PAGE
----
and do not resent his rebuke,
because the Lord disciplines those he loves,
    as a father the son he delights in.

Proverbs 3:11-12, NIV

So, may you not be afraid to take your medicine. May you submit to the discipline of our holy God, knowing he has put away your misdeeds long before you put them away yourself. May you allow his gentle and gracious Spirit to show you the well trod ways of obedience, and may you experience the same delight in him that he has in you.

On Repentance (Lenten Reflections, Week 1)

I wish that I could change things
Testify to some deliverance
Yeah, I talk-show it right into the ground
Like some salvation experience
Yeah, I wish that I could change things
Say some new words for all these feelings that I’ve felt
We all want to change things
But can you change yourself?

from “Songwriter (Numb)” by Bill Mallonee
from the album, Dear Life

Yesterday was Ash Wednesday. The first day of the season of Lent.

Lent is a season of the Christian Year in which followers of Jesus acknowledge their struggle against sin and selfishness, and return – as a community of believers – to God. It is a day of self-examination, and, hopefully, repentance.

But what is repentance?

For those who grew up going to church, repentance can mean several different things. Some think of it in conjunction with the often stereotyped, turn-or-burn preachers of their youth; those red-faced, index-finger-pointing persuaders presiding over heavy-hearted altar calls Sunday after Sunday.

Others think of the wild-eyed, wild-haired prophets of old, dressed in tattered robes or wrapped in sackcloth, crying out to the masses with frightening conviction, “Repent!”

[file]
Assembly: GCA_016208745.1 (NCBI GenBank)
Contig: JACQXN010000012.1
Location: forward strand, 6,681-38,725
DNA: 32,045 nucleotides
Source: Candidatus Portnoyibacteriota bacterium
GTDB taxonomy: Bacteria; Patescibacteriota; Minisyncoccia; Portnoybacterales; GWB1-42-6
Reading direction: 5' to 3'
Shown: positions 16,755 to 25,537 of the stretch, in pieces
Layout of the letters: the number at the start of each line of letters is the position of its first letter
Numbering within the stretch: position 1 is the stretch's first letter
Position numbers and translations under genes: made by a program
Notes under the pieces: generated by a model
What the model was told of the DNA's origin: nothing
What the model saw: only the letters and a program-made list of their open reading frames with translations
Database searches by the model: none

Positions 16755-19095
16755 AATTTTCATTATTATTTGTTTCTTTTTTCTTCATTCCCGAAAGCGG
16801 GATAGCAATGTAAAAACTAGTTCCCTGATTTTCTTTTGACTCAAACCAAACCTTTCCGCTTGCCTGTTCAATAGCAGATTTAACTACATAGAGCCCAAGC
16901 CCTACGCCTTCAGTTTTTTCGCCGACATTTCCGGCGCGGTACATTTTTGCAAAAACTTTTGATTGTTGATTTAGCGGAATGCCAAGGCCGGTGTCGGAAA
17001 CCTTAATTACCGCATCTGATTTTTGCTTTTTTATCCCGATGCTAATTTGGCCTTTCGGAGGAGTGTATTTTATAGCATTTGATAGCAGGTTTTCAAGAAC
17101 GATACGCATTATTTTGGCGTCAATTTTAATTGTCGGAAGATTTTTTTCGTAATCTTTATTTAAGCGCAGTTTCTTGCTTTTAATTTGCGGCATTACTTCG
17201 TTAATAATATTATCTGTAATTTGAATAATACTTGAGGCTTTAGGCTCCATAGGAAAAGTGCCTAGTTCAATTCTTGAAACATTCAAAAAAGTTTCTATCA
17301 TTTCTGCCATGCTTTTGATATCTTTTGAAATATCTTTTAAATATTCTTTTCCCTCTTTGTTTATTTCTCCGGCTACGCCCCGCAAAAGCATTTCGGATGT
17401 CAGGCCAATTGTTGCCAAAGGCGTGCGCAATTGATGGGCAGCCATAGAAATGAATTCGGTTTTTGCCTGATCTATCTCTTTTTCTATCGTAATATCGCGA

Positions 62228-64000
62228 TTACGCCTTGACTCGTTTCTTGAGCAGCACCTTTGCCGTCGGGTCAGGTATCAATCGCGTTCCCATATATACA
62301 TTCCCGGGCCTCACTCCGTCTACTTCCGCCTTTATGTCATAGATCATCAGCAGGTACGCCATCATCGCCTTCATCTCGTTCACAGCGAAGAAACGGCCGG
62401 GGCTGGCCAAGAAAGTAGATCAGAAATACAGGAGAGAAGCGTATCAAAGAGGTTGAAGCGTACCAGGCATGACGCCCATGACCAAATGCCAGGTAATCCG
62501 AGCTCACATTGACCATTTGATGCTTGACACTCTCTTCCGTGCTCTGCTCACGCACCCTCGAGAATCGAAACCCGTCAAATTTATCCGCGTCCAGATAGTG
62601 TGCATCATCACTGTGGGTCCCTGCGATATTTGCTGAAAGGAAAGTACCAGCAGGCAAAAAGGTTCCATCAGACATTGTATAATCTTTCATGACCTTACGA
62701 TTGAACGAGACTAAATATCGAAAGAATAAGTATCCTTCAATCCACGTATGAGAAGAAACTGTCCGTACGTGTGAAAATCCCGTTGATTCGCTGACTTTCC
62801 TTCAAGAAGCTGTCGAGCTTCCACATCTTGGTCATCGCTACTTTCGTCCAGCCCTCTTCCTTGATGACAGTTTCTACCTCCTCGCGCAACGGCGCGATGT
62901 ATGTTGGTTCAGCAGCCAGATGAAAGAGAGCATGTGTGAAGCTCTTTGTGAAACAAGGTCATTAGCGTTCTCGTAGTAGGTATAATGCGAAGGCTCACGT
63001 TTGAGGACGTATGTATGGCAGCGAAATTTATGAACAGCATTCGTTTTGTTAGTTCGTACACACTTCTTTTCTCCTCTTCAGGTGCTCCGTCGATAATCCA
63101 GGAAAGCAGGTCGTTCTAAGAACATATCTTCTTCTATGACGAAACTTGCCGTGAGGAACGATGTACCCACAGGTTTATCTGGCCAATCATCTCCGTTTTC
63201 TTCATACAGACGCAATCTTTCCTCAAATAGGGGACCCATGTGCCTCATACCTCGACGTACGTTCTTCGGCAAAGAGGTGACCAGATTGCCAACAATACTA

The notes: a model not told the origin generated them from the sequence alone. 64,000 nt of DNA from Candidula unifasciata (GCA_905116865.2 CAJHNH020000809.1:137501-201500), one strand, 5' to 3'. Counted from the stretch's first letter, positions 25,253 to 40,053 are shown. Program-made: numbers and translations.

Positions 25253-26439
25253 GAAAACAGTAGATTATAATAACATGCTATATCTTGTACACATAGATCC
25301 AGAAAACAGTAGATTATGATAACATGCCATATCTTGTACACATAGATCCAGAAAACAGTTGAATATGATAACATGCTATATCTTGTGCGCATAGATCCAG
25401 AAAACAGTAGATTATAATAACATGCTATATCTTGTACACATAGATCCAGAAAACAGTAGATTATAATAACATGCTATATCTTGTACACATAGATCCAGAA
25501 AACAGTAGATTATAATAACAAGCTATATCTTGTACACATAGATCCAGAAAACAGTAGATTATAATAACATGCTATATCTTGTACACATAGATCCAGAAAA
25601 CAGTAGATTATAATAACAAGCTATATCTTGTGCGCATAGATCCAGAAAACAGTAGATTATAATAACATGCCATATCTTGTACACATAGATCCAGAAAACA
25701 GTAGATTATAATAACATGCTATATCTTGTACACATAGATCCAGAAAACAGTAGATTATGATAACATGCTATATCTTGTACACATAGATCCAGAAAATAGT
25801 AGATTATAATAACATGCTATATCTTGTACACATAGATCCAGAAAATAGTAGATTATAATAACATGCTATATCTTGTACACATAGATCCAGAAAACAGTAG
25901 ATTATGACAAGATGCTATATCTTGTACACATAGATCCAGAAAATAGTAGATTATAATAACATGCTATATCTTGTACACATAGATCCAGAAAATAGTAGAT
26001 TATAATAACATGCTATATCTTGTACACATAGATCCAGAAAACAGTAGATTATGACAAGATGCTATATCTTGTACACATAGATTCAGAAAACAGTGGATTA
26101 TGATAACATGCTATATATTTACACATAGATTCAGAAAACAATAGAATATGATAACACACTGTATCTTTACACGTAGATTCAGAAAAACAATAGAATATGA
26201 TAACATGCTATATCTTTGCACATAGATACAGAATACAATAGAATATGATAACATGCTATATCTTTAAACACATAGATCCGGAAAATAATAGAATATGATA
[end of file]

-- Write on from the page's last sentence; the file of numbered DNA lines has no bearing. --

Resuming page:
Still others hear the word “repentance” and smile. We think of the moment – or, perhaps many moments – in our lives when we grasped the meaning of Jesus’ sacrifice and prayed to be counted among the forgiven.

Every one of these images is a picture of repentance, because to repent of something actually means “to change one’s mind.” To see reality differently.

In the first chapter of Mark’s Gospel, only a couple sentences after Jesus of Nazareth is introduced, we read the statement, “Jesus came into Galilee preaching the good news of God, saying, ‘The time is fulfilled, and the Kingdom of God has drawn near. Repent, and believe in the gospel.'”

In his telling of the greatest story ever told, these are the first words Mark ascribes to Jesus.

Mark chooses to introduce his readers to Jesus by attributing an astonishing statement as the core theme of the Nazarene’s ministry. Don’t miss the seditious nature of Jesus’ words. He is proclaiming the euangelion (“gospel” or “good news”) of God to a people who had lived for centuries hearing only the decreed gospels of worldly authorities – Alexander the Great, Antiochus Epiphanes, Caesar Augustus, Herod Antipas, and so on. An euangelion, which comes from a Greek word meaning “message,” was almost exclusively a political edict or proclamation, describing the “glad tidings” that would come to all those who accepted and supported the ruler’s rule. It was the inevitable legislation that proceeded from the will of an ascended governor, king, or emperor. And whether or not it was actually something to celebrate, it was nonetheless proclaimed as such.

So it is that Jesus, a poor tradesman from a minuscule village in the hill country of Palestine, proclaims his own euangelion. Only, this gospel is not of a military conqueror or a political premier. It is the gospel of God himself! And if that weren’t enough to saddle the upstart prophet with accusations of insurrection, Jesus insists that God’s Kingdom – as opposed to the kingdom of Rome – has drawn near. Essentially, what he describes is as much a geopolitical invasion as it is a spiritual reality. Another mightier Kingdom has begun its annexation of Caesar’s empire.

Simply put, when Jesus says, “Repent,” he is exhorting his hearers to make a choice of allegiance. Either continue living in the reality you’ve known – one in which your entire culture and nationality has been swallowed up by a seemingly overwhelming, irrepressible worldly power – or choose to look at your reality differently. Transcendently.